The strap has several holes for adjustability and a metal buckle to select and hold the size. Some people did not like how the strap buckle looks, but many people liked that they could choose the band to be their favorite color or the color that matches their workout clothes.
The Echo is IP67 water resistant (up to one meter, up to 30 minutes) so it can be worn in the shower or withstand being rained on, as long as it is dried off quickly. One person did swim without any problems but noted that they did not press any buttons while underwater, which will break the watch. The band is not replaceable, so users should be careful with it.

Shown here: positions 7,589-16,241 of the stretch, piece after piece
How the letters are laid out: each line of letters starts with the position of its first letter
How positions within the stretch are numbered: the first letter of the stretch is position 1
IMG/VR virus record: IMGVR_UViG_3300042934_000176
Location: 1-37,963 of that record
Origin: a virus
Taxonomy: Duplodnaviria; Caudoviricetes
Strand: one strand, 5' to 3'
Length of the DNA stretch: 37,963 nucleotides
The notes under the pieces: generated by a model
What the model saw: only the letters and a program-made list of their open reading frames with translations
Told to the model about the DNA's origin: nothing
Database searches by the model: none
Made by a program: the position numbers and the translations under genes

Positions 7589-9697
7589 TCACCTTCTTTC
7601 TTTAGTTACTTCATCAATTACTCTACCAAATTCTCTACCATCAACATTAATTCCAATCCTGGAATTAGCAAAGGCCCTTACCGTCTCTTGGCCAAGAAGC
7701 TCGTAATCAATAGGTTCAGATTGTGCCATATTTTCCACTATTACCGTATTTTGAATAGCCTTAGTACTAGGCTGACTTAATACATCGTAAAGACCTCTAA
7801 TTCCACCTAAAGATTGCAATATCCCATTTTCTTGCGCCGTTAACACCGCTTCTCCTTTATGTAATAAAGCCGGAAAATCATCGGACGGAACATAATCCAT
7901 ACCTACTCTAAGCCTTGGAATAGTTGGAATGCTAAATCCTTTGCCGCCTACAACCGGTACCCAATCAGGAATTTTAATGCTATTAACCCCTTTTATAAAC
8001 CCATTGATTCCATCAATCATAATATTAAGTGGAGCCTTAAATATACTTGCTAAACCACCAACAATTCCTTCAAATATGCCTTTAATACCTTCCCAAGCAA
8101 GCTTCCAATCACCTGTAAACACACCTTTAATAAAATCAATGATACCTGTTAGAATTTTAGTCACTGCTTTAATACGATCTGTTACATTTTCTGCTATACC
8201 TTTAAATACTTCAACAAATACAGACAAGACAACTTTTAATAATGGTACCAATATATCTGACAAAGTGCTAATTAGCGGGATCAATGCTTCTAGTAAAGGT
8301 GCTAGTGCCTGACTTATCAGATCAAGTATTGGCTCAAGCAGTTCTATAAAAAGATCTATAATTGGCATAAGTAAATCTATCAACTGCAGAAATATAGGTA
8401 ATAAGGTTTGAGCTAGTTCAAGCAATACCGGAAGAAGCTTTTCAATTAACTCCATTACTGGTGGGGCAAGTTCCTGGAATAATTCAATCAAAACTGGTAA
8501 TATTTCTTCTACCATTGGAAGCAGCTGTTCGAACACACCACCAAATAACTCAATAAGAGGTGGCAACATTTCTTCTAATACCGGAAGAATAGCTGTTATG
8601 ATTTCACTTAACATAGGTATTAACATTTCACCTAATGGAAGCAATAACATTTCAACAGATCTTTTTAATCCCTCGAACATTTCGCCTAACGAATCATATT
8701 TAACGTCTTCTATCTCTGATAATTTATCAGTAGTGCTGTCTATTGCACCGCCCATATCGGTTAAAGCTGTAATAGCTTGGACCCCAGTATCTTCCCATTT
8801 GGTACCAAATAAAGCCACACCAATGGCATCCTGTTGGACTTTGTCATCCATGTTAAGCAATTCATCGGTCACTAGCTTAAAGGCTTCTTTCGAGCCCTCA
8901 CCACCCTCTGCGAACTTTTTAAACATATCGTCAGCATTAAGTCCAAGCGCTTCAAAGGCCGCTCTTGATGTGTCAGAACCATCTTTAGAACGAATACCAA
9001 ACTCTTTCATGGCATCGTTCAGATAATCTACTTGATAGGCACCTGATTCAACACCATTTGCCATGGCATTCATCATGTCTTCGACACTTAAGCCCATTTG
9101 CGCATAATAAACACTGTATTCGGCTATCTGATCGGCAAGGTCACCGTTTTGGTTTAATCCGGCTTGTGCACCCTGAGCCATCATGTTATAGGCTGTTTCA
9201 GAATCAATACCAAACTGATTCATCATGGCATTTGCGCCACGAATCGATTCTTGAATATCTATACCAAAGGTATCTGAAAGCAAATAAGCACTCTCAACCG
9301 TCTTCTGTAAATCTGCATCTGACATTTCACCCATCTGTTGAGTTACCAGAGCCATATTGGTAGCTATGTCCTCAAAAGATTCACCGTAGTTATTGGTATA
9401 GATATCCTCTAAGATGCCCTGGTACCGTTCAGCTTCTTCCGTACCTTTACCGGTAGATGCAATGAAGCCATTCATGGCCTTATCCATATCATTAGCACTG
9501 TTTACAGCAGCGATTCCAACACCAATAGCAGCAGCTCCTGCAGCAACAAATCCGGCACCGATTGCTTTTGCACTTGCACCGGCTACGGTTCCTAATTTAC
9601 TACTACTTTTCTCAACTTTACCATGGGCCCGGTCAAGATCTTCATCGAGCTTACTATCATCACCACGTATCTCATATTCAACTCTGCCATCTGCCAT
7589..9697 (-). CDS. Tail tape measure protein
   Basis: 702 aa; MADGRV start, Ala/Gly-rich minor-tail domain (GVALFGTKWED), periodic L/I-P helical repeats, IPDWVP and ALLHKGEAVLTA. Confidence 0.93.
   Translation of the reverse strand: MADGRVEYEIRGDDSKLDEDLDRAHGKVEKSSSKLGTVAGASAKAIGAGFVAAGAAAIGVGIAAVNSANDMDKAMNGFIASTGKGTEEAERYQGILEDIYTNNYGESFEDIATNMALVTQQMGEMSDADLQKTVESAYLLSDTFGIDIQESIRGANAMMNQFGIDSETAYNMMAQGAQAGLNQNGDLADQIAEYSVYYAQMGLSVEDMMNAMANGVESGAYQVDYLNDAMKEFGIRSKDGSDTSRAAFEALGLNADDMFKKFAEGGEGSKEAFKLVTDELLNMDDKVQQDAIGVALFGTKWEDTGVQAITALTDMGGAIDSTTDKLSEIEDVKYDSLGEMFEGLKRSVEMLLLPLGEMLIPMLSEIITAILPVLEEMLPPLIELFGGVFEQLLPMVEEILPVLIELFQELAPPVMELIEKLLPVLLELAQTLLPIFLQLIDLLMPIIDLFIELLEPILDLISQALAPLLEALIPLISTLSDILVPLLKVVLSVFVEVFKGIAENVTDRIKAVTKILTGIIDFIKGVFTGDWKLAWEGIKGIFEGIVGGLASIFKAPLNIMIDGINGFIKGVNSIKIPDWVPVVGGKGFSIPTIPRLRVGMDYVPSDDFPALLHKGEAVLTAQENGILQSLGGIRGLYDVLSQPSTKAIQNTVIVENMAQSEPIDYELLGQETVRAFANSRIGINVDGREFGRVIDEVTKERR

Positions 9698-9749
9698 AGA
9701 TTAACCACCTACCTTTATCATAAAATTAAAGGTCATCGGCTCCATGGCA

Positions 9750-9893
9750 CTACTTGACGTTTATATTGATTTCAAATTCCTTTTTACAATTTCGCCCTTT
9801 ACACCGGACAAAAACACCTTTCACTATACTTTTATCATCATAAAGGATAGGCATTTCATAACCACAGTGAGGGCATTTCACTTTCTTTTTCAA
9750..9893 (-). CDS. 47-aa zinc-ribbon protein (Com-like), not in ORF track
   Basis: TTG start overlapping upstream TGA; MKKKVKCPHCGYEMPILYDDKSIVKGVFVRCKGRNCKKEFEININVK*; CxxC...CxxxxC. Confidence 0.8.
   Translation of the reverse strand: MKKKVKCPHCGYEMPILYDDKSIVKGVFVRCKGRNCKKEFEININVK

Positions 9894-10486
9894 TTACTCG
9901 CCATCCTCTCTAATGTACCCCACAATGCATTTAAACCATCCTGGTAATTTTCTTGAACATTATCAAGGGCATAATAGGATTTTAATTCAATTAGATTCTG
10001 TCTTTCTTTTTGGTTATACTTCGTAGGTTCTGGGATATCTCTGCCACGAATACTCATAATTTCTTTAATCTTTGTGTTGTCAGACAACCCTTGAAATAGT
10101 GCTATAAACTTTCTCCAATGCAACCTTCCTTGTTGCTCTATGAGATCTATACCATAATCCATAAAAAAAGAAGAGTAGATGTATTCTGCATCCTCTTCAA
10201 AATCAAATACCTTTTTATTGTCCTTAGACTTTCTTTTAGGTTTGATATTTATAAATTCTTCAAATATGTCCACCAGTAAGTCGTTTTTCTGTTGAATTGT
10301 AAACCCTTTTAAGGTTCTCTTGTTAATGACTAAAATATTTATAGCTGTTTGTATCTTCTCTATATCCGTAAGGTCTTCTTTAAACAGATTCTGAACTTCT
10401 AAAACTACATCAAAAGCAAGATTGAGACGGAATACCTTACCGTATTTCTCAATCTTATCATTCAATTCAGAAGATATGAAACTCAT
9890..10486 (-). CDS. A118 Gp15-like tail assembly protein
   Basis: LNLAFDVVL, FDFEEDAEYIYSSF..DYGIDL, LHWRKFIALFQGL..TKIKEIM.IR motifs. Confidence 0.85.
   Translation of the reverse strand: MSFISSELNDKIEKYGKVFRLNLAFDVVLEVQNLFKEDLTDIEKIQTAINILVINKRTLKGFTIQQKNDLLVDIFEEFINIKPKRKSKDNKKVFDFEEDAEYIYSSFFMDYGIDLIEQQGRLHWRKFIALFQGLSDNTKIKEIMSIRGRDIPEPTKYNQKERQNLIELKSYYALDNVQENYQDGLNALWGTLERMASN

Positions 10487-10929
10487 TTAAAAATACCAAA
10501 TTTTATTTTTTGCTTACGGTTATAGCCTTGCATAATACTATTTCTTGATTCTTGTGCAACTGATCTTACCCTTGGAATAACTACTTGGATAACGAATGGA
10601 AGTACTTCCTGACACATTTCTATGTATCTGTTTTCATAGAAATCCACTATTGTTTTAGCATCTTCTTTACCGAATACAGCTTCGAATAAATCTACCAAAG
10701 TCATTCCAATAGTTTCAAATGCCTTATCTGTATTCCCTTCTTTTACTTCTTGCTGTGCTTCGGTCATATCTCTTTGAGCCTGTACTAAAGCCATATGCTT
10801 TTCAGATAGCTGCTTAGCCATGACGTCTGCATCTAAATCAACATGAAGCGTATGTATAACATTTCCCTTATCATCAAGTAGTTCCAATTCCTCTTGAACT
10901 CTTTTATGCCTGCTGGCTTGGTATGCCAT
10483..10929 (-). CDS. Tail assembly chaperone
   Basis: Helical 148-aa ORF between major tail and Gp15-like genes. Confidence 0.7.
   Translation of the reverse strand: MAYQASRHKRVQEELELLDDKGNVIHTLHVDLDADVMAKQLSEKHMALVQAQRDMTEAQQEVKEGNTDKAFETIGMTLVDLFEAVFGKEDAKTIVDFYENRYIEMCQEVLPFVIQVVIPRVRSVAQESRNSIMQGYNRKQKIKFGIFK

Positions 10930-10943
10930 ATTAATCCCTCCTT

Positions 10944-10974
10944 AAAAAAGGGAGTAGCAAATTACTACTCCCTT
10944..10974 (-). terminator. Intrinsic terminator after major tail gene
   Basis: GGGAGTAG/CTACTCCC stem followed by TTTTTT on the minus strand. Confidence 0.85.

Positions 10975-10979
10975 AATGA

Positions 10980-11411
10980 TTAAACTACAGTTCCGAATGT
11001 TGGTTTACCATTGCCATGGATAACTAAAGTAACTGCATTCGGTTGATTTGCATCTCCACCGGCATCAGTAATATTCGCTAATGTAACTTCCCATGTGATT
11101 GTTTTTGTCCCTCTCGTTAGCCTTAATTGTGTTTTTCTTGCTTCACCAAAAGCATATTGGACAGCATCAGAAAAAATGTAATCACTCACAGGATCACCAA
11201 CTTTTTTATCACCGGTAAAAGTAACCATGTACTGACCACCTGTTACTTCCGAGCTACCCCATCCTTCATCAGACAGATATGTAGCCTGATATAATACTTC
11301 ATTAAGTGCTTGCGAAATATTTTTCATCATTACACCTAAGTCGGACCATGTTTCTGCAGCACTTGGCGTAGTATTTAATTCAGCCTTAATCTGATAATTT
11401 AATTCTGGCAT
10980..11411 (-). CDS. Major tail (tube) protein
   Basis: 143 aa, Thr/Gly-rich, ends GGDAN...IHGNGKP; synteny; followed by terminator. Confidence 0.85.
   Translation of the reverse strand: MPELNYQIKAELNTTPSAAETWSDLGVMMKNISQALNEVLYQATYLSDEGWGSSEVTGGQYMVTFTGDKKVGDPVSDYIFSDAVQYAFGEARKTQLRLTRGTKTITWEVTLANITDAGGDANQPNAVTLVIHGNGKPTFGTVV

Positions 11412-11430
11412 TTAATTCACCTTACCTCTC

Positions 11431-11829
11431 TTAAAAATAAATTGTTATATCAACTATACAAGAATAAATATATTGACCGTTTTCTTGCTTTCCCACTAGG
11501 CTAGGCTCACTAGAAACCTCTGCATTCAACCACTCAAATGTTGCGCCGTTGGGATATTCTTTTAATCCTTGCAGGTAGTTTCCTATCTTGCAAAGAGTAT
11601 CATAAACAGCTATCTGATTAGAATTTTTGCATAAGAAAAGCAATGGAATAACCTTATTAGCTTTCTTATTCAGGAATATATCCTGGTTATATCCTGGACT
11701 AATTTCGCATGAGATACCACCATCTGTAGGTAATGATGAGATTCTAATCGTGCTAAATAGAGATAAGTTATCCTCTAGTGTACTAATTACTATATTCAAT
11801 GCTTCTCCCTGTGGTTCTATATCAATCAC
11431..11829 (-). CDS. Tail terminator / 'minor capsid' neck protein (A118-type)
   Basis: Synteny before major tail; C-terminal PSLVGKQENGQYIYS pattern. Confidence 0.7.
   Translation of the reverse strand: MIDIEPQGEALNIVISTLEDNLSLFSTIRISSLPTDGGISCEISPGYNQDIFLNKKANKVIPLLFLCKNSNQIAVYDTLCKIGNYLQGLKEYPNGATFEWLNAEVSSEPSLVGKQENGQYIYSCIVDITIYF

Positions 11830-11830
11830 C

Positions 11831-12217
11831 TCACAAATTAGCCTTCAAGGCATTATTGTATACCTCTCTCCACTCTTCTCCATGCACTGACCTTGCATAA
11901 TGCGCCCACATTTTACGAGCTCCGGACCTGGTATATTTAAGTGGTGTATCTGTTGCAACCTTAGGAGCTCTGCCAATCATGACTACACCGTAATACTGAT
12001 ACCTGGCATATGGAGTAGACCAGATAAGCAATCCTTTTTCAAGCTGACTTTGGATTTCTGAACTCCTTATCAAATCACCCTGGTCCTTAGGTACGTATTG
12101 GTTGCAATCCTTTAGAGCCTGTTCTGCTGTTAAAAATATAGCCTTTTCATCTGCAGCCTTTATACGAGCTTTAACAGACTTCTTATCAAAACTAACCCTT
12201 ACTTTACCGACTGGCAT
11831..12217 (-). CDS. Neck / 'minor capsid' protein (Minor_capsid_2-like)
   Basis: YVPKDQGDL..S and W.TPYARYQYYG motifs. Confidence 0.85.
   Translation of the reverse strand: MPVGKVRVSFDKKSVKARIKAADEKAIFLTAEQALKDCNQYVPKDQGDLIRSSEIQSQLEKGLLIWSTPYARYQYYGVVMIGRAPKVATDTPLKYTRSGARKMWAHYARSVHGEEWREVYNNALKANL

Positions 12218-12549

The battery lasts between six and eleven months. The Echo can withstand temperatures between 14°F to 140°F, or -10°C to 60°C; temperatures outside this range can cause the watch to a malfunction or stop working entirely.
Ease of Use
Some people thought that the label fonts were a bit small to read. There are four buttons on the side that users can change the functionality of, and users can control their smartphone's timer, lap count, and music from the watch.
This makes it so that users do not have to worry about finding their cable or forgetting to charge it at night. Most testers did not have problems with battery life, but a few had a defective battery that did not work at all or lasted only a few days, or the watch would not turn on even after replacing the battery with a new one.